Tips For Taking Good Photos At Low Light Condition

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Photography is much easier when we have enough light when taking a photo, but lighting conditions are not always as we would like them. Low lighting conditions are present not only at night but also when taking photos in indoors places like restaurants or churches etc., Your eyes may be able to adjust, but your camera lens has trouble seeing as well as you do.

There could be different amounts of light coming from various sources and whatever is less than daytime light outside, I consider it a low-light condition. Indoor photography without much ambient light (as in many of our homes), as well as the light that is barely visible to our eyes at night, is also considered to be a low-light condition.

Tips and tricks to overcome low light conditions

There are many settings and solutions to overcome the low light conditions; I have tried to summarize them in the following list:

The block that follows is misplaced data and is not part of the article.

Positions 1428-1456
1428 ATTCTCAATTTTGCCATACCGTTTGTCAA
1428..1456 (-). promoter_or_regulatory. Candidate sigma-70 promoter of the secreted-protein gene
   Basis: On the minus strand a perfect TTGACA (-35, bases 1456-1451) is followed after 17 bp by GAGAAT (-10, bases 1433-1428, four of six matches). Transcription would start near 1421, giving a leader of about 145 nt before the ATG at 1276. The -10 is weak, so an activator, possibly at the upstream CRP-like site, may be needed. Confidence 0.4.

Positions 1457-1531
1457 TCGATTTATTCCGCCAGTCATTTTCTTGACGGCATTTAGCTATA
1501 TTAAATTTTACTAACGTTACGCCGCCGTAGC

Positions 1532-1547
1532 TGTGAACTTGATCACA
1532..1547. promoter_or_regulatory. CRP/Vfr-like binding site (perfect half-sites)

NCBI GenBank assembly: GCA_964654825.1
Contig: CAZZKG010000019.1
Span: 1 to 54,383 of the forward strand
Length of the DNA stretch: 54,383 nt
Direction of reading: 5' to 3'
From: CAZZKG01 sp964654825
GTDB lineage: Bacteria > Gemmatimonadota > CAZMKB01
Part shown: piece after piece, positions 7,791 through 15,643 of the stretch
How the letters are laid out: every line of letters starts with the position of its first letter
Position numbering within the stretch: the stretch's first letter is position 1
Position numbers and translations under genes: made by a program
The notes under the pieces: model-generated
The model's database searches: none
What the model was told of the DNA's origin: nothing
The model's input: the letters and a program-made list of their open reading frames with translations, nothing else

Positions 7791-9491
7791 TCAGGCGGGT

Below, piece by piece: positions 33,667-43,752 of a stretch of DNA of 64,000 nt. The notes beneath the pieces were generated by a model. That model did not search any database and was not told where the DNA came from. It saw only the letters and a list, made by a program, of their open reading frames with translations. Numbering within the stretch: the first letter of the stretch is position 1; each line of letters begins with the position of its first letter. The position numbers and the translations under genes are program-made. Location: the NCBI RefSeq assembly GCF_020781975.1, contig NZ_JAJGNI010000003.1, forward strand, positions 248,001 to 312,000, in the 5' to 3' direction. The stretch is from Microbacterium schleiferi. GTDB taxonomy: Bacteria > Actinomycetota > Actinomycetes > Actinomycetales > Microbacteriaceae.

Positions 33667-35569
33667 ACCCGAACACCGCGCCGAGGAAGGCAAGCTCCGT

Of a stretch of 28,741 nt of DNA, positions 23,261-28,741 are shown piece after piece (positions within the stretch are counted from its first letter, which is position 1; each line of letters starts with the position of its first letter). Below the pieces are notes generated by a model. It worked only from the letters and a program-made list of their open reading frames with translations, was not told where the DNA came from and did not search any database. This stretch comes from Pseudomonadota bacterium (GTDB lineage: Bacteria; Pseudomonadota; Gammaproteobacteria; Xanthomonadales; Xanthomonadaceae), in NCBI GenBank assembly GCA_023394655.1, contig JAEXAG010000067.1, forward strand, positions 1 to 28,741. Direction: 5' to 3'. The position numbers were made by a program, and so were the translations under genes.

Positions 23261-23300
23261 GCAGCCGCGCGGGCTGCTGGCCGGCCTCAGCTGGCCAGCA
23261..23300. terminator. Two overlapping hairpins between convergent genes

1. Use a flash when appropriate

The flash is, of course, the biggest solution when there are low light conditions, the short burst of light will illuminate your subject so the shutter doesn’t need to stay open too long. You can review my post “Flash Photography tips” , it contains some useful information. An external flash unit can also be useful as you can bounce the light off a wall or ceiling to create a more natural look, also using a flash diffuser can be of great help to improving the quality of your photos. You may check my post What is the use of a flash diffuser. As for the gear, you may check canon camera flashes – Top 5 reviewed.

Using a flash in photography has its limitations, the flash can flatten out your photos by decreasing the depth of field, add unwanted shadows, and sometimes it is not allowed to be used in places like churches and museums. Also, it can’t be used in landscape photography.

By watching carefully how the flashlight falls on both your subject and the surrounding you can learn when and how to use the flash.

2. Slow down the shutter speed

The shutter speed setting determines how long the camera shutter stays open to take the photo. So for low light conditions you want to allow more light to reach the optical sensor, the right setting is to go for slower shutter speed. You should be aware that using this setting may result in getting a blurry photo because of camera shake.  Do not worry, you can use a tripod and remote shutter control to eliminate camera shake, If you do not have one, try using your camera timer.